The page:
Home > Death, Music, Personal > “Am I in heaven already?”: On hospice and harpists

“Am I in heaven already?”: On hospice and harpists

“Hey, Mom. Guess what? I’m coming into town.” Rachael just told me you’re dying, so if I don’t come now, I’ll never get to see you again.

“Oh, that’s nice, honey. Will you stay with me?”

“Sure I will, Mom. Sure I will.” Because I hate that house, but this is it. My moments to be with you are dwindling.

“Okay, then. I’ll see you soon.”

I knew the days ahead would be hard, but I had no idea just how hard. I had no idea I’d soon call hospice, crying as I said, “I don’t know what to do. I just don’t know what to do.”

The nurse who spoke with me understood my mom’s less than fond feelings about hospice, but her concern shifted to alarm as I described the specifics of the terrifying situation in progress. “We have to find a way to help you. We just have to. I’ll call you back soon.”

It was never going to be easy to say goodbye to my mom, but thanks to hospice, it was easier. The ways in which the hospice workers helped my siblings ranged from minor to miraculous. Even after I kissed my mom goodbye for the last time, taking my son away so she could more easily let go of pain it was excruciating even to witness, hospice workers remained in close contact with my siblings. They weren’t always gentle, but they were a protective cushion around us, and I was grateful to know they would continue to work their magic in my absence.

The day my mom died, Rache texted me that hospice had arranged to have a Strings of Compassion harpist play for our mom. “That’s . . . neat,” I replied, dubious about the merits of such an arrangement.

A couple of hours later, I received a couple of text message videos of the volunteer hospice harpist playing for my mom. Rache texted me that she fled the room in tears, seeing how mom’s face eased as the harpist worked her musical magic.

Despite my earlier doubts, I cried, and quietly thanked both the hospice and the harpist.

When my mom’s obituary ran a few days later, my siblings and I requested remembrances be offered to the hospice.

I thought of the hospice and its magic workers often in the months following my mom’s death. I was so grateful for them, and how they made a painful transition almost bearable.

Time went on, and my thoughts about them dwindled. Until, this morning, my Farmer’s Market meanderings led me to hear music that sounded exactly like a harp. My eyes landed on the harpist and instantly filled with tears. As I fumbled in my pocket for my produce cash, I placed her tune as “Pachelbel’s Canon.” The tears came tumbling out as I placed a few dollars in her basket, shaking so that I accidentally knocked over her basket and had to right it.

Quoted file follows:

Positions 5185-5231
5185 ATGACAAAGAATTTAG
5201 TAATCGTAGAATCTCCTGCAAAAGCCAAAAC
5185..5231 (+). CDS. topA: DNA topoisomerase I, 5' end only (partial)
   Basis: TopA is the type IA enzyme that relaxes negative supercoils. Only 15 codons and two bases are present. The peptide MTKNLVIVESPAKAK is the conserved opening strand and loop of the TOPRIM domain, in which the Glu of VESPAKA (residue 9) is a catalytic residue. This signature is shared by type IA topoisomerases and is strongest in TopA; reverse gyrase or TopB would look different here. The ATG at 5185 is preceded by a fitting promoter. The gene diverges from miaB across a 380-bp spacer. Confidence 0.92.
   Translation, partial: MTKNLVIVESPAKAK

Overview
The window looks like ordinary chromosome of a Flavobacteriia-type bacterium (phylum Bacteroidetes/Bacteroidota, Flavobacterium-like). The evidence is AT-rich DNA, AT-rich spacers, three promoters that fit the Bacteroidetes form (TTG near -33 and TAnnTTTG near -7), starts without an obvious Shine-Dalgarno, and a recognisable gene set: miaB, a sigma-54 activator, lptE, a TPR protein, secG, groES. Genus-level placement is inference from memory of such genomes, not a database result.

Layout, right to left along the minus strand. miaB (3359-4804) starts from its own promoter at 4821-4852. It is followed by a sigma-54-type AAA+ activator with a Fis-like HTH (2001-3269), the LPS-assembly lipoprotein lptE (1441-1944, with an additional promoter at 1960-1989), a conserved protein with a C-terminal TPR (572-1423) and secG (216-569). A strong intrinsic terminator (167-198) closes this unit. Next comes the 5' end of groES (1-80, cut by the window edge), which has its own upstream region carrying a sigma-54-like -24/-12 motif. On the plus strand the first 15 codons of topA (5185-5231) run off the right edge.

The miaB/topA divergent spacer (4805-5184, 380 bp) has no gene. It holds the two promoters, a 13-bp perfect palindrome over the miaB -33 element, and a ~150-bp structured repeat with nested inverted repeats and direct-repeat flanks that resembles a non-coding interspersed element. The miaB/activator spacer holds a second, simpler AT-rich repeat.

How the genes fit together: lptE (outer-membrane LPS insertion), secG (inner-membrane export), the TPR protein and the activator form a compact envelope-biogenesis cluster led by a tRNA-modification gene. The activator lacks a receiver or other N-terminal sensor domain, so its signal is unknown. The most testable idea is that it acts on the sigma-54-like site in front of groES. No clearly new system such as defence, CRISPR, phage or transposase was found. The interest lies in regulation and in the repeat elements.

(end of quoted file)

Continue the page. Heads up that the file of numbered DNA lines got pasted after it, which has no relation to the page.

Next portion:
I listened for a few more moments before snapping a picture and fleeing.

harpist

Two Deborahs overlapped as I fled: the one at a Long Beach farmers market in February 2013, and the one of March 2010 who wept at her desk over the kindness of hospice strangers, most especially a harpist.

This morning, I want to say a thank you to hospice workers and harpists everywhere. Until this morning, I don’t think I understood how deeply those notes had woven themselves into my soul.

This morning, I understand. And I can’t help but think of a girlfriend whose mom volunteered as a hospice harpist before she passed away. According to my friend, she was asked more than once, “Am I in heaven already?”

It’s hard not to smile, remembering that, and feel awash in gratitude for the magic worked by a hospice harpist. We aren’t in heaven yet, but thanks to the kindness of hospice workers and volunteers, I am attuned to the little pieces of heaven they bring closer as they walk among us.

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Categories: Death, Music, Personal Tags: , , , , , ,
  1. February 17, 2013 at 11:05 am

    This was such a special and intense memory you’ve shared. Thank you, Deb. What a blessing to have people like that around to ease the pain of dying.

    • February 17, 2013 at 1:24 pm

      It is my hope to be one of those people someday. I am trying to move away from writing personal stuff here, but this … had to be written.

      • February 17, 2013 at 2:03 pm

        I’m so glad you did write this post. I hope to be one of those people someday as well.

  2. Duffy
    February 17, 2013 at 11:56 am

    I don’t know how we would have gotten through my grandfather’s last weeks without the hospice nurses. I am so thankful for them. We didn’t have a harpist, but the nurses suggested playing music as a comfort. We chose music from the church as it was so important to my grandfather. You could tell it eased his last days.

    • February 17, 2013 at 2:06 pm

      Just listening for a few minutes today, I wondered how I could have been dubious. Music is such amazing therapy for the rest of life, so it makes sense the same should hold true for its conclusion. So thankful.

  3. February 17, 2013 at 1:03 pm

    Hospice, and the people who make it possible, is a human- created miracle. I am sorry for the sadness of losing your mother, but glad that you had the cushion of hospice to help you all with her journey.